But, though the reasoning given above may seem sound enough, they may not be by themselves sufficient reasons for a full crack-down on illegals currently in residence - as opposed to a policy that centres on sealing the boarders to future incursions, whilst seeking to implement security screening of those who are here already. That is due to the fact that though the odds of trouble from that group may reasonably seem to be higher, most of the signs are otherwise - or have been up to now. Yes the vast majority of illegals are very hard working, family centred, and as honest as the rest of us. And it is an open question if whether the fact that they are willing to take jobs natives are unwilling to take does or does not compensate - economically - for the jobs they take that natives would seek to hold if the remuneration was better as the presence of illegals were not lowering the cost of labour. And, those who are concerned about preserving the traditions of Judaeo-Christian Faith against hedonistic secularism may very well be right in thinking that - for the most part - the illegals in their wide-spread piety pose an opportunity to further that end. But, tragically, these arguments and questions were rendered moot by the recent demonstrations. Though most likely representative of what is still a minority view amongst them - there was still enough of a display there of real anti-American feeling to indicate - in combination with the fact of illegal residence and what that may imply in-as-of itself in the way of possible dangers - too much of a risk to be countenanced in time of war - particularly a war of this kind. Too many amongst them are clearly lacking in a sense of solidarity with, gratitude for, or even appreciating of, the land where they are living, and the way of life that has enabled their parents and themselves - in most cases - to prosper beyond the dreams of those still living in their lands-of-origin. In addition to which there was also apparent in those demonstrations a seeming lack of sympathetic feeling for the normal concerns of the native peoples here whom they live amongst and work with. Feelings which seem evident enough amongst themselves as expressed by the strict immigration laws in place in Mexico and other places of origin. Laws which, to this commentators knowledge, are enforced more rigorously than our own.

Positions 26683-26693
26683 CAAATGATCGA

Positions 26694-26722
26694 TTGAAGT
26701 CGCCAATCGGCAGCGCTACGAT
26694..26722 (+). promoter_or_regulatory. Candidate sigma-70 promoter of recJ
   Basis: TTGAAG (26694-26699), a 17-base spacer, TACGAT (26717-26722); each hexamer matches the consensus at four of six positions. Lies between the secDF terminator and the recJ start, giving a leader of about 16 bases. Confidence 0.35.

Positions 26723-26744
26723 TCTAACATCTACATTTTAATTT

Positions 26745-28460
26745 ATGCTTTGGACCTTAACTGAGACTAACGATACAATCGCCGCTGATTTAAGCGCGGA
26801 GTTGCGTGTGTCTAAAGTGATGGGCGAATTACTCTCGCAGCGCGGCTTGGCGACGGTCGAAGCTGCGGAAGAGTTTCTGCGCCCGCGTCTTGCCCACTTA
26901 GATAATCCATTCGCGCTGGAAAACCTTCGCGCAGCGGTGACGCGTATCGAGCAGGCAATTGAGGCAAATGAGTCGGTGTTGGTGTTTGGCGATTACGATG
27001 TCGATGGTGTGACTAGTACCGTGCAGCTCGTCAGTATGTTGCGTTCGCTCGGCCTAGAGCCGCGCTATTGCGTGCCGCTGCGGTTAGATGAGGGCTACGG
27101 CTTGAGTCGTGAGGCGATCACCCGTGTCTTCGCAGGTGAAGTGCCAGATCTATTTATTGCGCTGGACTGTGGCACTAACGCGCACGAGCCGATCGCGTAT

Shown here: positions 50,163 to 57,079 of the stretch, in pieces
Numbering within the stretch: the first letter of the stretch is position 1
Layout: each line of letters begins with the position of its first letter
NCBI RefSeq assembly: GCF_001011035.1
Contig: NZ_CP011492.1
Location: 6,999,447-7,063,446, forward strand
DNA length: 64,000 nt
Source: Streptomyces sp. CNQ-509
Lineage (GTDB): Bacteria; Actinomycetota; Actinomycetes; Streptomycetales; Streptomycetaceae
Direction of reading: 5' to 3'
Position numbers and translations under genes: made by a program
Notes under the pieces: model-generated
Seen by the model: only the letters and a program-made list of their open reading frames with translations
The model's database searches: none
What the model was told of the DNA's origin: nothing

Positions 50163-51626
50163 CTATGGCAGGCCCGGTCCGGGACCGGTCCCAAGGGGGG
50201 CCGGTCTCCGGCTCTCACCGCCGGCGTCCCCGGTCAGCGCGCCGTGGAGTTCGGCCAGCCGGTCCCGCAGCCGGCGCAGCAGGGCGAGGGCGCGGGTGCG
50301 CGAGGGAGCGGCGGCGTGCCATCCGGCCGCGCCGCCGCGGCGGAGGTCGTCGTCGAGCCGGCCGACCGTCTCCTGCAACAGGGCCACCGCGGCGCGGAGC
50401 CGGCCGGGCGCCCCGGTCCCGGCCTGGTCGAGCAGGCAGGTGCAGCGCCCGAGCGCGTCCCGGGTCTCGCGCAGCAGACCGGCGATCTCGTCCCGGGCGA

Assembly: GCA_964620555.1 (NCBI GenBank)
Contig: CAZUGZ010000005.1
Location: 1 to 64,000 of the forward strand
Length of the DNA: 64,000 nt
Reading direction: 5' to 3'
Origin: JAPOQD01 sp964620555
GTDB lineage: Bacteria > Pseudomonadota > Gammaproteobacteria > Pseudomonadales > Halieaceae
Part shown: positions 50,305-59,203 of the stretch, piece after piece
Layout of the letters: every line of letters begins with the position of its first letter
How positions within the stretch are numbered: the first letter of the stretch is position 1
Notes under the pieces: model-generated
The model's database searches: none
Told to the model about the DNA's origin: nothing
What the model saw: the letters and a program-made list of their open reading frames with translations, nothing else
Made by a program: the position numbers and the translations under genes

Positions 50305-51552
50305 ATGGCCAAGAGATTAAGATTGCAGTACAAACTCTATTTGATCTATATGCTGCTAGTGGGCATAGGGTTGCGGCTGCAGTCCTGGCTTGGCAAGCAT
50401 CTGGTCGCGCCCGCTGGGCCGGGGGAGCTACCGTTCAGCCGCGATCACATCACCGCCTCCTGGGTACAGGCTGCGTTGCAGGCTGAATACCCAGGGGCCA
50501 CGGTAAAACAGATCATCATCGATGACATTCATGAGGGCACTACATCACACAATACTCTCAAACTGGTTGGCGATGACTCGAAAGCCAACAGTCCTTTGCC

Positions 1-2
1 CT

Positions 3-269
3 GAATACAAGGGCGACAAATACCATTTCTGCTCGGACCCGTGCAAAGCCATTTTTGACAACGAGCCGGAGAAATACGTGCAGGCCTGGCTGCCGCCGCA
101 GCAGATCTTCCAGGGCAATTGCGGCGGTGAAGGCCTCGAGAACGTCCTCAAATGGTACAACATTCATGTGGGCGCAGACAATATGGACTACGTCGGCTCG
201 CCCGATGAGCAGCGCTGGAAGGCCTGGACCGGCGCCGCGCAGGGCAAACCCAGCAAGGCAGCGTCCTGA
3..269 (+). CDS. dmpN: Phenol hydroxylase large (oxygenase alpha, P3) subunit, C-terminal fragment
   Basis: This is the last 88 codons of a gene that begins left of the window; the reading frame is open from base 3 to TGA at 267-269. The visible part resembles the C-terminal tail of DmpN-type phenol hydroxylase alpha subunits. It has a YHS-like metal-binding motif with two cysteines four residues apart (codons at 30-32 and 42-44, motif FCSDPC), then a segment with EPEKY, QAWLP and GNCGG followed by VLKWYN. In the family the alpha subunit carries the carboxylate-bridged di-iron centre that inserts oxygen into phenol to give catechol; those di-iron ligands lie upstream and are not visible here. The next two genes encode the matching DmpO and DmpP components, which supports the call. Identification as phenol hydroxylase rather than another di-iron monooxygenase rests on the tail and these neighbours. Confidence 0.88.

Defenders of illegal immigration, and others, may point out that much of the activities engaged in during the current demonstrations - flag-burning, slogan-chanting and all - was reminiscent of those conducted during the Vietnam War, and since, by American citizens. In that observation they would be quite correct. But, there are several factors to be added to that picture - in addition to the obvious point made previously concerning how the fact of being illegal may itself signal enough of an additional propensity towards similar actions to raise additional security concerns in wartime. Which factors are, first, to say that dissent of that kind is as proper for illegals as it is for citizens and legal residents is - once more - to say that citizenship and legal residency - confers no rights and privileges beyond franchise. And, whatever else that may indicate for how one values or disvalues ones' national identity, to gang members, tribal bandits and terrorists, it means one thing - weakness - as signalled by lack of national spirit and fellow-feeling. Second, we lost the Vietnam War. Those on both sides who claim we did so all or in part as a result of internal dissention, demoralization, and divisiveness, might draw the obvious conclusion and ask themselves if we can afford to lose this one for the same reasons. And, in order to escape the suspicion of disingenuous, those who actively opposed the war, but claim that the anti-war efforts were incidental to the realities on the battlefield, must answer as to why they put so much effort and passion into an activity that was peripheral when there were so many other things such expenditures could have wrought in the way of charity, education, and discovery - and at so much less of a social cost.